Limestone ‘temple boy’ in Ancient Greece

November 16, 2015 § Leave a comment

Statuettes like this, of a crouching child, were regularly dedicated in Cypriot sanctuaries from about 450 BC into the Hellenistic period. Their meaning is not obvious, but they are commonly known as ‘temple boys’.

Ancient Greece | Limestone 'temple boy' via British Museum

Ancient Greece | Limestone ‘temple boy’ via British Museum

The boy’s dress is raised to reveal his private parts. He wears earrings and a band of amulets across his chest. The amulets comprise a demonic head, perhaps of the Egyptian god Bes, four pendant-rings and four tubular beads. Bes was regularly used as an apotropaic figure (to drive away evil). The pendant-rings may have contained scarabs which would have had protective powers, while the beads were most probably tubular boxes for tiny figurines or papyrus or a rolled metal sheet with magical or superstitious properties.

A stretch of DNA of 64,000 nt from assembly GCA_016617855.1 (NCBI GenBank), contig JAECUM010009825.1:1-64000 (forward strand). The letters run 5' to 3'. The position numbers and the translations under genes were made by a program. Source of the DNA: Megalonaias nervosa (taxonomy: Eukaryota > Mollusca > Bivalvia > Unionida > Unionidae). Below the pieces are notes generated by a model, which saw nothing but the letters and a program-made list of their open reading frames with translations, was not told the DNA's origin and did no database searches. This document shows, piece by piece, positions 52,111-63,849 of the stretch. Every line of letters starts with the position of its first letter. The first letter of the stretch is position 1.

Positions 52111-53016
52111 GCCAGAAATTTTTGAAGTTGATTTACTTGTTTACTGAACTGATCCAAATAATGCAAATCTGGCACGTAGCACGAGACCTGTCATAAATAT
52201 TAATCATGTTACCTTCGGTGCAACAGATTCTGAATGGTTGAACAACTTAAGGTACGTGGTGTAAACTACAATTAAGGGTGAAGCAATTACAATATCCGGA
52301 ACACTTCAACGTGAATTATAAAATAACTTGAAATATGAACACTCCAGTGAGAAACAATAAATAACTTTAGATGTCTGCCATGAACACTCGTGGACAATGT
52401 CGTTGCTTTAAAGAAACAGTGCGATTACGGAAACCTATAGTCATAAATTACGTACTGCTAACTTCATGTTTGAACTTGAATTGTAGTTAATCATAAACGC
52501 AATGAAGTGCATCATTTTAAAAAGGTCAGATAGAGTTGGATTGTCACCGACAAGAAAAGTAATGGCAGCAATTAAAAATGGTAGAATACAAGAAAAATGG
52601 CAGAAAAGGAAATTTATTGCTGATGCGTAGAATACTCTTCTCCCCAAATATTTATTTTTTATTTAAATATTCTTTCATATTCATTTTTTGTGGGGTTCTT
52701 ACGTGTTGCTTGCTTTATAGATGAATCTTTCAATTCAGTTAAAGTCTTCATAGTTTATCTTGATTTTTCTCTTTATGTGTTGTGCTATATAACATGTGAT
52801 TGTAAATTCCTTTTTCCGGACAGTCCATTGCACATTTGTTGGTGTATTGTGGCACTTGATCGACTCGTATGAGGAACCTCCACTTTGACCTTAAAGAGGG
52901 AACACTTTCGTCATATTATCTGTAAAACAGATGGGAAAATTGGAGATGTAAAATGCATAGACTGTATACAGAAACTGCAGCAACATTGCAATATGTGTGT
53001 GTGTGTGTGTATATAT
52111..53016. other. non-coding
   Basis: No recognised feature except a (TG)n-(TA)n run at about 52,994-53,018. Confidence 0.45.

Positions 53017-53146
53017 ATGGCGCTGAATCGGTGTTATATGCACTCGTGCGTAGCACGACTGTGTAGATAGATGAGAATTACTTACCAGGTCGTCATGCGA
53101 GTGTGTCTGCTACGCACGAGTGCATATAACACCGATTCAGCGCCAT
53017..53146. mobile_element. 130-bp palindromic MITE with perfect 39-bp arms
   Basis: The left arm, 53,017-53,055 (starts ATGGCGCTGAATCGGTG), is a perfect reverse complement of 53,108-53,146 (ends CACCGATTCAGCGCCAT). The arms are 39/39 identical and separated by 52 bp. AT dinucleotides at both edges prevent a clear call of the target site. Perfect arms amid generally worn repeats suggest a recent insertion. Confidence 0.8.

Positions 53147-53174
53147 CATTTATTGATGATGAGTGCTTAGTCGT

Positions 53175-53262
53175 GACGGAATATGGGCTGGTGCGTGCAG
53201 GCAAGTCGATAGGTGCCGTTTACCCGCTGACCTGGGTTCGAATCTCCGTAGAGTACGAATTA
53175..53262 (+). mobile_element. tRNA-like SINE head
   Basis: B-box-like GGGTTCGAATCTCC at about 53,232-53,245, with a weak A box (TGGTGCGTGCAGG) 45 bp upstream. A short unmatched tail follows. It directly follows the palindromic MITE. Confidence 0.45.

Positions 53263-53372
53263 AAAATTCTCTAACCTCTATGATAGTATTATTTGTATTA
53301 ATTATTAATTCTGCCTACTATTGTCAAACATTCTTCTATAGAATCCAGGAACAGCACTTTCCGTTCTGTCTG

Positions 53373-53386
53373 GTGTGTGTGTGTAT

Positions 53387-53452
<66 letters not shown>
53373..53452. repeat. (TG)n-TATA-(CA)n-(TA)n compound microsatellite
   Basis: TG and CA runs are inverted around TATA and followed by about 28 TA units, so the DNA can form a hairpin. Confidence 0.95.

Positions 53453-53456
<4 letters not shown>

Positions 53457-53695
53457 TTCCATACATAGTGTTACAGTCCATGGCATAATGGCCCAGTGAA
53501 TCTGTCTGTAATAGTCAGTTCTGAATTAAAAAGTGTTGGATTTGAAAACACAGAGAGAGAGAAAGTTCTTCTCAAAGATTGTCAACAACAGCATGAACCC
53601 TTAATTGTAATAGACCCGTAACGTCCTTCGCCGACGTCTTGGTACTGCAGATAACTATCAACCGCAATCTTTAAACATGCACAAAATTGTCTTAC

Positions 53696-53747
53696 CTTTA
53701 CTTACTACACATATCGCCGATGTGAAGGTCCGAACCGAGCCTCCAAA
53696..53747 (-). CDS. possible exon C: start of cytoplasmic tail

Another type of amulet regularly worn by Cypriot temple boys is in the form of a club, which must relate to Herakles, who, like Bes, was thought to have apotropaic qualities (that is, the ability to ward off evil). The band of amulets with their magical or superstitious qualities, together with the evidence that some were dedicated to a specific god, suggest that the temple boys were ordinary dedications to place children under the protection of the divinity.

While most temple-boys come from sanctuary sites on the island of Cyprus, they have also been found elsewhere, for example at Carthage, northern Africa.

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